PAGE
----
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Proper 19 | Ordinary Time 24 - A

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Emphasis Preaching Journal

Sir, we wish to see... -- John 12:20-33 -- Proper 19 | Ordinary Time 24 - A
"Sir, we wish to see Jesus." Those who really see Jesus see him on the cross.
The seminarian loved his pastor... -- 1 Timothy 1:12-17 -- Proper 19 | Ordinary Time 24 - A
The seminarian loved his pastor. The pastor had guided him through many an ordeal.
There are many kinds of... -- John 12:20-33 -- Proper 19 | Ordinary Time 24 - A
There are many kinds of crosses in our world. All crosses hurt, many kill.
What is faith?br... -- 1 Timothy 1:11-17 -- Proper 19 | Ordinary Time 24 - A
What is faith?
Some years ago I planted... -- John 12:20-33 -- Proper 19 | Ordinary Time 24 - A
Some years ago I planted a row of tulip bulbs, expecting them to produce beautiful blooms in the ear
One of the greatest church... -- 1 Timothy 1:12-17 -- Proper 19 | Ordinary Time 24 - A
One of the greatest church fathers, Augustine by name, spent his entire youth and young adult life a
In this reading Moses proves... -- Exodus 32:7-11, 13-14 -- Proper 19 | Ordinary Time 24 - A
In this reading Moses proves to be the good theologian when he appeals to God not about his people's
A young woman came to... -- Luke 15:1-10 -- Proper 19 | Ordinary Time 24 - A
A young woman came to worship one day.
By the time Moses came... -- Exodus 32:7-11, 13-14 -- Proper 19 | Ordinary Time 24 - A
By the time Moses came down from the top of Mount Sinai with the Ten Commandments, they had already
Like a lost coin, I... -- Luke 15:1-10 -- Proper 19 | Ordinary Time 24 - A
Like a lost coin, I lay in the streets of the city.
One of the greatest mysteries... -- 1 Timothy 1:12-17 -- Proper 19 | Ordinary Time 24 - A
One of the greatest mysteries of the Christian faith is the call of God upon a human being's life.
People haven't changed much in... -- Luke 15:1-10 -- Proper 19 | Ordinary Time 24 - A
People haven't changed much in 2,000 years.
A tractor-trailer rig was... -- 1 Corinthians 1:18-24 -- Proper 19 | Ordinary Time 24 - A
A tractor-trailer rig was stuck under an underpass.
It was the final out... -- Luke 15:1-10 -- Proper 19 | Ordinary Time 24 - A
It was the final out in the last game of the season, a hard fly to right field.
I once read the following... -- 1 Corinthians 1:18-24 -- Proper 19 | Ordinary Time 24 - A
I once read the following story which is helpful on this Holy Cross Day: Officer Peter O'Hanlon was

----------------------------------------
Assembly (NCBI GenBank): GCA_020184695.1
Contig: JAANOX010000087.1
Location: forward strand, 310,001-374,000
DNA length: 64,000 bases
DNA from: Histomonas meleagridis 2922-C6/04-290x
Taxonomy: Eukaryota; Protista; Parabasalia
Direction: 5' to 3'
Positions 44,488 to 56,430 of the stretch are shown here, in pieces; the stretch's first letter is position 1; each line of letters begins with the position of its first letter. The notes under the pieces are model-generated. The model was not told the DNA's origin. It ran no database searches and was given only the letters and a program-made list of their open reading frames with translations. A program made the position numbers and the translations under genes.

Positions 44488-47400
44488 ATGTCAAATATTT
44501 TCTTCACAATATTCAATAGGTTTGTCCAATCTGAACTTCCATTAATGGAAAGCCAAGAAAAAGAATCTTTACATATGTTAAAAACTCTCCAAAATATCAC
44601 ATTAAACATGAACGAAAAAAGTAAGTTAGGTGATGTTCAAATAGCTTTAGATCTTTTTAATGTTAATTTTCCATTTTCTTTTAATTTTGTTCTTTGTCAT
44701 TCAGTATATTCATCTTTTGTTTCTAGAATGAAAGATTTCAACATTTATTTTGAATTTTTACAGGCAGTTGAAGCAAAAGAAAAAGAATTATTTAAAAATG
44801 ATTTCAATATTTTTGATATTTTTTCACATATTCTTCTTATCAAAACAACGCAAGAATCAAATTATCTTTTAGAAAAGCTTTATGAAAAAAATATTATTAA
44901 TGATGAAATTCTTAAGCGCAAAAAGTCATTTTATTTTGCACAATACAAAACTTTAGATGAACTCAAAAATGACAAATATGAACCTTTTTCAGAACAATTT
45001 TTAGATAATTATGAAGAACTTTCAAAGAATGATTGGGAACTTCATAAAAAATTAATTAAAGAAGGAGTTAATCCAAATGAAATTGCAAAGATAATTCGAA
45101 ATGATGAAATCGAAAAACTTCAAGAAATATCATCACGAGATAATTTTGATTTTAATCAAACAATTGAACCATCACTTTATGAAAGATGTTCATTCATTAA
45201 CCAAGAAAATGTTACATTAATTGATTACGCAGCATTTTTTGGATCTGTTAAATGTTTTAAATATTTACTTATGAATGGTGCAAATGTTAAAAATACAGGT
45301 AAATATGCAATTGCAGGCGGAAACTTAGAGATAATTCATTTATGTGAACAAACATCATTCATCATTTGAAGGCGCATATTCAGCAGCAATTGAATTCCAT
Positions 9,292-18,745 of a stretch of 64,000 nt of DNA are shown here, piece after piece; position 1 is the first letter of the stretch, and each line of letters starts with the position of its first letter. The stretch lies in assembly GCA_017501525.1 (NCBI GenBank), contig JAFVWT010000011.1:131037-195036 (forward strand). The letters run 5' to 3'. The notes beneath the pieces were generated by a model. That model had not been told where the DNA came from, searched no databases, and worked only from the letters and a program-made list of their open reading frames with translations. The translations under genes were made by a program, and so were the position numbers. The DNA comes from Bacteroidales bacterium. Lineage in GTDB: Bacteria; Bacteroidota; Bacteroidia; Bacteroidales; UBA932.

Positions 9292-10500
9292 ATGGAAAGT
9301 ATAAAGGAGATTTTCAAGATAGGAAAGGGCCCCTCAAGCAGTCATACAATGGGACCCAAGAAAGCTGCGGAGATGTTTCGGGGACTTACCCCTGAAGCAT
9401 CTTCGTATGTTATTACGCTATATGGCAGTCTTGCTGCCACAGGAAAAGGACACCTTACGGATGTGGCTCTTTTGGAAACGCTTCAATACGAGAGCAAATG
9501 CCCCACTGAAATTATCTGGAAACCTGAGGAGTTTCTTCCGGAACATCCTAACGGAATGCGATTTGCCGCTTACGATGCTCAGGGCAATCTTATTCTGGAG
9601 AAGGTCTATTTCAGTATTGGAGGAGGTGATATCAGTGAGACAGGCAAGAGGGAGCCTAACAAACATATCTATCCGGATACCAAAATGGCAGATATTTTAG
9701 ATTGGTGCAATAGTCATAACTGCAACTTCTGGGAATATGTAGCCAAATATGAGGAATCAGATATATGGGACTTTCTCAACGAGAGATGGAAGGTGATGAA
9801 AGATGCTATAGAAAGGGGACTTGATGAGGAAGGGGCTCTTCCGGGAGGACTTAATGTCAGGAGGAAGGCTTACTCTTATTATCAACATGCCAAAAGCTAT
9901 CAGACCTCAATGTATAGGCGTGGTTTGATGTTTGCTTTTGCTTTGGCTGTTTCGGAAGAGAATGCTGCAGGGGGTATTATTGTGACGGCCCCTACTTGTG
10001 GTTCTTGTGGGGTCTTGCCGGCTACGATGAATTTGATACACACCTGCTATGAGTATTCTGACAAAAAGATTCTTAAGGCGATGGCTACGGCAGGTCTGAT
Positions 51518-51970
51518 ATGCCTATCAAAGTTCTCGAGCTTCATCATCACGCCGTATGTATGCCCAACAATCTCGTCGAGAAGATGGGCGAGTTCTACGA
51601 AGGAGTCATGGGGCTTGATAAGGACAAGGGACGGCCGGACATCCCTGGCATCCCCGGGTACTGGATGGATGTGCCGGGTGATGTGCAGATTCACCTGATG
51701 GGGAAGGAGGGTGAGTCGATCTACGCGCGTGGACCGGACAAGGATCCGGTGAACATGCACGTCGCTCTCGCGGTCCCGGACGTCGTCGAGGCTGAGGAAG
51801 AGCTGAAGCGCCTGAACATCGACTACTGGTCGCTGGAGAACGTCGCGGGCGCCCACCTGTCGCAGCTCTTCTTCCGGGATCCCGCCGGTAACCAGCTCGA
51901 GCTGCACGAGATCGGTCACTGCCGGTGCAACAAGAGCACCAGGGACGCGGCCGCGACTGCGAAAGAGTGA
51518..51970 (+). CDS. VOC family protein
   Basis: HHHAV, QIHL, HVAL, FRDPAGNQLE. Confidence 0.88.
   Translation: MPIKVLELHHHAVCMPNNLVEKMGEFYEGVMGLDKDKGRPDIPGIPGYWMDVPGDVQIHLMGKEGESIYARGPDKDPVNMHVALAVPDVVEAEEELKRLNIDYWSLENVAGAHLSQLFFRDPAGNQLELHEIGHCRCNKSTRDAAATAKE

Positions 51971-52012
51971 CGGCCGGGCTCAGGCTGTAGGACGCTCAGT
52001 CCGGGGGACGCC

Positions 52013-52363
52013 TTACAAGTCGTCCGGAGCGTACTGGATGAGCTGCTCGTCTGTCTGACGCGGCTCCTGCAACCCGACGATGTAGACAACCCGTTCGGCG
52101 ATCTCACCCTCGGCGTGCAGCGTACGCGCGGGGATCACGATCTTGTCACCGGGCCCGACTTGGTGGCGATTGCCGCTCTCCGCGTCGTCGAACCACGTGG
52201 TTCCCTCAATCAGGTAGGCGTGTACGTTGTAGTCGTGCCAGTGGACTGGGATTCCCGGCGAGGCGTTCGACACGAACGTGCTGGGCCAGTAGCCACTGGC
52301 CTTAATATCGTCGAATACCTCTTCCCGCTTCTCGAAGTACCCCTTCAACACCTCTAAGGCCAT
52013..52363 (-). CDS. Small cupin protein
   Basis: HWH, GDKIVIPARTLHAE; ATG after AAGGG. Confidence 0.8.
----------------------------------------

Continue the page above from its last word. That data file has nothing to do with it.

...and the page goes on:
To turn is a basic... -- Ezekiel 33:1-11 -- Proper 19 | Ordinary Time 24 - A
"To turn" is a basic metaphor for the human condition.
Most schools have just begun... -- 1 Corinthians 1:18-24 -- Proper 19 | Ordinary Time 24 - A
Most schools have just begun a new season of study. The name of the game is wisdom.
The custodian who locked up... -- Ezekiel 33:1-11 -- Proper 19 | Ordinary Time 24 - A
The custodian who locked up the church at night after meetings was a trustworthy gentleman.
The Church of the Resurrection... -- 1 Corinthians 1:18-24 -- Proper 19 | Ordinary Time 24 - A
The Church of the Resurrection (Holy Sepulchre) has within it not only Mt.
Tom Wingo, in Pat Conroy's... -- Ezekiel 33:1-11 -- Proper 19 | Ordinary Time 24 - A
Tom Wingo, in Pat Conroy's The Prince of Tides, runs with tears in his face from his valley o
Someone has described us as... -- Luke 15:1-1 -- Proper 19 | Ordinary Time 24 - A
Someone has described us as the throw-away generation.
A mother would be considered... -- Ezekiel 33:1-11 -- Proper 19 | Ordinary Time 24 - A
A mother would be considered irresponsible if she permitted her child to touch a hot iron.
The Ninety and Nine... -- Luke 15:1-10 -- Proper 19 | Ordinary Time 24 - A

The Ninety and Nine is one of the greatest of Christian hymns based on our passage from
The teacher asked the... -- Luke 15:1-10 -- Proper 19 | Ordinary Time 24 - A

The teacher asked the class, "Where is the elephant found?"
Your love is like a... -- Proper 19 | Ordinary Time 24 - A
"Your love is like a morning cloud, like the dew that goes early away.

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New & Featured This Week

The Immediate Word

Mary Austin
Bethany Peerbolte
Christopher Keating
Ron Love
Thomas Willadsen
George Reed
Dean Feldmeyer
For December 23, 2018:

CSSPlus

Arley K. Fadness
“...and Mary gave birth to her first born son...and laid him in a manger..”

(V. 7a)

Merry Christmas children,

I love Christmas don't you? There's the tree, the lights, the carols, the nativity scene, families getting together --- and the presents! Were there any presents at your house?